The lawyer handed over the file to me which contained a 13 page pregnotion statement made by my RCN rep. The statement contained very little fact and multipe false and damning allegations against me. None of the phantom allegations had ever been discussed with me.
    I hired an Independent Employment Consultant who assured me that my case was rock solid.

    The Trust paid me a large sum of money to settle out of tribunal ( along with a statement of good character). I did not want a settlement, but ET's do not look favourably on those who refuse settlements, so I had to accept.
    I then pursued the RCN complaints procedure. The RCN refused to hear the complaint because I missed th 14 day deadline.
    Yes,I missed the deadline because my marriage of 30 years was finishing. I explained the situation to the RCN, without success. The RCN used the deadline to avoid an investigation.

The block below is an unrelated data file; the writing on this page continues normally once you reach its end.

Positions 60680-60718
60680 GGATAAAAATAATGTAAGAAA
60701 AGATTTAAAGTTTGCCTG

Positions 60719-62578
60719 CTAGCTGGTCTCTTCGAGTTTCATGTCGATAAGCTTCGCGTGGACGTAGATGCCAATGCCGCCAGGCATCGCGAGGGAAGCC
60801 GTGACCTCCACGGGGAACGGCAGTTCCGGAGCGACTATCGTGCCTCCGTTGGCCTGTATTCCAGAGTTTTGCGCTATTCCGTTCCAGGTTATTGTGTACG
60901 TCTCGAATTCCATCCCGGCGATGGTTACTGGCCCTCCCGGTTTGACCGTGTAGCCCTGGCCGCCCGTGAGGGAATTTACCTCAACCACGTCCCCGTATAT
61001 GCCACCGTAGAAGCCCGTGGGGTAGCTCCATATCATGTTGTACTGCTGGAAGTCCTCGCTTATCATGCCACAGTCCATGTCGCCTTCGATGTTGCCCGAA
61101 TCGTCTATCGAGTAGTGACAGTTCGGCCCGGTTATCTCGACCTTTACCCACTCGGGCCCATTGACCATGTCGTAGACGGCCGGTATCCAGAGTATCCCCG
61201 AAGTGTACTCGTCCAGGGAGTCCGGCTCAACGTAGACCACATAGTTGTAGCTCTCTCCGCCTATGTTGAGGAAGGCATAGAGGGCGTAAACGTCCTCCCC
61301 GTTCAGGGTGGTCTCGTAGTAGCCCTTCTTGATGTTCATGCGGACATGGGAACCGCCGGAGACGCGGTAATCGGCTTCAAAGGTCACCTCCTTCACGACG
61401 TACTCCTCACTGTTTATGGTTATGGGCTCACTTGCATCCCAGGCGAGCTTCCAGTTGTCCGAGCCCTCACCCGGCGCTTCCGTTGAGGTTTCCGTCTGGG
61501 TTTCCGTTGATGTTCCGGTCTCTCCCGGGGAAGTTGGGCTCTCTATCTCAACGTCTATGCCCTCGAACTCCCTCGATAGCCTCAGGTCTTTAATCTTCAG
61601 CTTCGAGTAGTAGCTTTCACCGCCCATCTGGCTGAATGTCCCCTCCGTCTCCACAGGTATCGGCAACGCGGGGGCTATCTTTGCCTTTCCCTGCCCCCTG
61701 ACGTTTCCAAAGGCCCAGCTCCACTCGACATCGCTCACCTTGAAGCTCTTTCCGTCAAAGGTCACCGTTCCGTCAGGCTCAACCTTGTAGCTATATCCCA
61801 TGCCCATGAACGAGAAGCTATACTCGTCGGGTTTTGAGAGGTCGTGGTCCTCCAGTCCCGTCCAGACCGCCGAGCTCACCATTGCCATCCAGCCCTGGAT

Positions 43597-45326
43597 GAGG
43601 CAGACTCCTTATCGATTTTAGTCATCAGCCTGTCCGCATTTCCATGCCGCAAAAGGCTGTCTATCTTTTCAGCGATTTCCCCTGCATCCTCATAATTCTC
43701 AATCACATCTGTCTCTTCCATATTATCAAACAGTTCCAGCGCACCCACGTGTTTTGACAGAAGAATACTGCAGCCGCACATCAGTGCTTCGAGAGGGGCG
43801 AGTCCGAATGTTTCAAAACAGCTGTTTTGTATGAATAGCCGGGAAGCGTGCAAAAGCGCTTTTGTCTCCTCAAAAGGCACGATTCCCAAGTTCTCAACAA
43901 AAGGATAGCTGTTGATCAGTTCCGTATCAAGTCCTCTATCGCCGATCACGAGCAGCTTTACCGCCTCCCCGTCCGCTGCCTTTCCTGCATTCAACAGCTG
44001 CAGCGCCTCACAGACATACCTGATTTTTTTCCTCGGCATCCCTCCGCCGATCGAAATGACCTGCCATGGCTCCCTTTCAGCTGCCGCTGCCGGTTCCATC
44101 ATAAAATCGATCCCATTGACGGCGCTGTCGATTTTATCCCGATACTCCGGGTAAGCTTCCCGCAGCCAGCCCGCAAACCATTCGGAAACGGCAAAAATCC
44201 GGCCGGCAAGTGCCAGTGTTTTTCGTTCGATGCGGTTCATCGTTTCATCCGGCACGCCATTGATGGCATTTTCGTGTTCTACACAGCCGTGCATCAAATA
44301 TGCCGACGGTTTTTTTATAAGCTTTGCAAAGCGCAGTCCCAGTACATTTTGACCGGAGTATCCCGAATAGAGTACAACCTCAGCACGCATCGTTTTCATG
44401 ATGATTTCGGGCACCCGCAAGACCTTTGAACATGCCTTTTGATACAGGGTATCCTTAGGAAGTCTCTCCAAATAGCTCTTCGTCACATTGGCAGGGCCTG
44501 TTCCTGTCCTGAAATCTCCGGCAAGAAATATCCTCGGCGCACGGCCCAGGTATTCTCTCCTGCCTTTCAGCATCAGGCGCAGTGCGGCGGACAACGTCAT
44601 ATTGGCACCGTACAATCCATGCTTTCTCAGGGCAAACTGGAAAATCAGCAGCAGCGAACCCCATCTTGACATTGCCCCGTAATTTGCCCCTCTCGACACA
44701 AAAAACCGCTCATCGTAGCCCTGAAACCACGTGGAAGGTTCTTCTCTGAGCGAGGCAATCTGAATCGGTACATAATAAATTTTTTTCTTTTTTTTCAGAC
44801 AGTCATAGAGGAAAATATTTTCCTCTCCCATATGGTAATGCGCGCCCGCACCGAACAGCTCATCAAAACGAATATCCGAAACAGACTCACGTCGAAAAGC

Yes, nurses should always advocate for patients, but I hope that my story shows that it is not as easy to do as many people think.
    I lost my job, my marriage and my health within a very short period of time
    Unfortunately, I had not heard of CAUSE at hat time (see comment 3-March-2010 8:35, for details).
    By since joining CAUSE, I found that I was not the only target of those same bullies, who pay NHS money in settlements, but fail to learn anything in the process. The support and information that I got from Julie Fagan and Kate Wynn has helped me to continue practising with my head held high. I am now in touch with several other Lothian nurses who experienced even worse intimidation than me. The reason in each case was; being good at our work, and courageous enough to question poor practice. Incompetent managers feel very threatened by professionalism and expertise. They will continue hounding good nurses out of the NHS, as long as Human Resource and Union cronies facilitate this corruption.
    What happened in Mid Staffs is not at all unusual.